It’s the love affair with the act of writing, and not with what I may have written. I write, and I am in love with writing, because writing helps me think, reason, and decide. It helps me make sense of things, and bring them to more clarity. Once I do, I can get on with life and move on to the next thing I’d like to think about, reason through, and decide upon or even better, create.

I write to capture things, but only until I can use them in some way. I do write in frustration or anger sometimes, allowing myself the peaceful okay-ness of being an imperfect human being, and that is when I love my shredder most, for those are certainly words that I don’t want left around for anyone else to see. I don’t want to see them again either, for they are just emotion spilling to make room inside for better thoughts, and my shredder helps me remember that there is a whole lot more in life that deserves my attention instead.

Why do you love writing?

Joanna is offering a prize; a book to strengthen or inspire a lifelong love affair with writing. It is one I already have and highly recommend, so think about writing on your love affair for Joanna too… I take myself out of the prize running and I shall be rooting for you :)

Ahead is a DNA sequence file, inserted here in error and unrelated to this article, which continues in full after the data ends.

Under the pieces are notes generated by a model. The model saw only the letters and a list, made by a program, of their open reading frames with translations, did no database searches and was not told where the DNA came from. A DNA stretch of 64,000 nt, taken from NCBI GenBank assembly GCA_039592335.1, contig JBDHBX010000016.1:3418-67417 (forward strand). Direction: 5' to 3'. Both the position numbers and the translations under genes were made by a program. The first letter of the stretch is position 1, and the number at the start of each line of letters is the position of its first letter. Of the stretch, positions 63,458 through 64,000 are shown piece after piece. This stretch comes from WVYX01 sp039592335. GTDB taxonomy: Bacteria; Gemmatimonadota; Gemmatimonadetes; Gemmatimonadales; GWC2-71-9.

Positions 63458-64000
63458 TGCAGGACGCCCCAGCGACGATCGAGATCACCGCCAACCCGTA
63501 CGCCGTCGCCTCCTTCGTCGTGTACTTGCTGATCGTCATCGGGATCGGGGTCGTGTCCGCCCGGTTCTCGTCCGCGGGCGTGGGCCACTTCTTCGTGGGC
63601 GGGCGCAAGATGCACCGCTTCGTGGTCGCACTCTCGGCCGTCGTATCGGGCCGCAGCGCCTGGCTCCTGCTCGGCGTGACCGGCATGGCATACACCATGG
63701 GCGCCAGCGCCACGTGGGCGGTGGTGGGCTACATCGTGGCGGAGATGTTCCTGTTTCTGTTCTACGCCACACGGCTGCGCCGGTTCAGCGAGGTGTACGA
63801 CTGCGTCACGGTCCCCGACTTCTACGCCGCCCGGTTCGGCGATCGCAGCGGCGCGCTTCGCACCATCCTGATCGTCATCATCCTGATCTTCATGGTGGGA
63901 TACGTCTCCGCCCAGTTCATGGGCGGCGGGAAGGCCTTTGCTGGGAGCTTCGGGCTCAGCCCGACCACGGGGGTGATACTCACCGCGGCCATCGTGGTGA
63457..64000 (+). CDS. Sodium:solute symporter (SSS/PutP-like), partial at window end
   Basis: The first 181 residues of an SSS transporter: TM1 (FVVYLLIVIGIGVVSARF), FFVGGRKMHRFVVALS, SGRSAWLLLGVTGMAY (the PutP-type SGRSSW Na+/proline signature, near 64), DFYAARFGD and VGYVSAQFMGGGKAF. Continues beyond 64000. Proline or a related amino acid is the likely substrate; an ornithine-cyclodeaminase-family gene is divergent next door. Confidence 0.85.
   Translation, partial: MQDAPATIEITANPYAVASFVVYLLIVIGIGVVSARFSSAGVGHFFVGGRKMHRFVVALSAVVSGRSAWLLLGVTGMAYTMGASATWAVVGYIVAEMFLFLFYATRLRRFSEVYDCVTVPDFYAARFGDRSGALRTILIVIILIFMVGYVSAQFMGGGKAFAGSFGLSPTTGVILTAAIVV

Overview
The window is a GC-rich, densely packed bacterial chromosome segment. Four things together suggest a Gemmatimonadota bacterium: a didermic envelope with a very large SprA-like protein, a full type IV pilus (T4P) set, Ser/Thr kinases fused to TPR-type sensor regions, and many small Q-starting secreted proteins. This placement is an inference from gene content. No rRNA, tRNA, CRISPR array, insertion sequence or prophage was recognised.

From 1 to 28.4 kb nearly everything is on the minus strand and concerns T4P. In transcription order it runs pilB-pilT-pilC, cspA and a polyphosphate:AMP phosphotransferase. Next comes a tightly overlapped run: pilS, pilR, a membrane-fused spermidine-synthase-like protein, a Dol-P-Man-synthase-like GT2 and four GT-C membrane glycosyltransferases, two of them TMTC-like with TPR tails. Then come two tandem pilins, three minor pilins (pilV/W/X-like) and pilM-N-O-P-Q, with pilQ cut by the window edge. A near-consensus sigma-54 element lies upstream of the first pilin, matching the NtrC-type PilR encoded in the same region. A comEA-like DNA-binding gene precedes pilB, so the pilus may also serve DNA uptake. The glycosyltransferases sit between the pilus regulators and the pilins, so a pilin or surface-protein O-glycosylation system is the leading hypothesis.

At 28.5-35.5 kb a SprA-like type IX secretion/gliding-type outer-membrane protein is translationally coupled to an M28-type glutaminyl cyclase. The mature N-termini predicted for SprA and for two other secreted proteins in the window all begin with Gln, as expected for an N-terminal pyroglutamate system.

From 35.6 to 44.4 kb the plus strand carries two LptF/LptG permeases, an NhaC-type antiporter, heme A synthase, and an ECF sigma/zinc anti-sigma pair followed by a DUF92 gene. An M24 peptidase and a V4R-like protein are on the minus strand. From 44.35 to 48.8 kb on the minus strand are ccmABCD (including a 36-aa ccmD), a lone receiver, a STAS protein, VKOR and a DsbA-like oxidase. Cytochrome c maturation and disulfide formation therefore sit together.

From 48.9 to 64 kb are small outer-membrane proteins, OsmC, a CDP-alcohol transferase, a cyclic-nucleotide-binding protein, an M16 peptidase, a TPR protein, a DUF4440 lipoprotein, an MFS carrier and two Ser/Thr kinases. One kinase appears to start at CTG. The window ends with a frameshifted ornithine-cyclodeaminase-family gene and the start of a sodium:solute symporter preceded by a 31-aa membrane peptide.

~ Rosa

Postscript: More on Jack Kerouac here if you are wondering… Beat generation on Wikipedia.

An Archive Romp through more on Writing: Take 5?

  1. My Mana‘o on Why I Write.
  2. Sunday Mālama: Morning Pages, Artist Dates and Rhythm (on MWA Coaching).
  3. Writing is a Skill the Successful Master (on
  4. Learn from the Master: Blog for 1 Person (on Joyful Jubilant Learning)
  5. What I Learned From Writing Online: It DOES make a difference (on Joyful Jubilant Learning)


  1. says

    Rosa, I was thinking about you and writing this morning, when I was writing about the breath of life we can see or feel in our writing. I was wondering if you would talk about that as aloha, how we can write with aloha, putting something of ourselves into our words.
    And I know you love to write :-)
    But it’s so like you to surprise me again, to explore the boundaries, to learn more about what works for you and how to let go of things when they’re done (a recurring theme for you recently, I think)
    My instinctive reaction is to say ‘but I couldn’t’ when I think of letting go of my own journals… but I don’t know why, what is it that I’m holding onto, and that will give me some much needed food for thought.
    Thank you for taking the time to enter this project Rosa, and spreading the word to your readers.
    I know that everyone who takes part will have a different take on what it means to them, and that is why I am so looking forward to reading what everyone says.

  2. says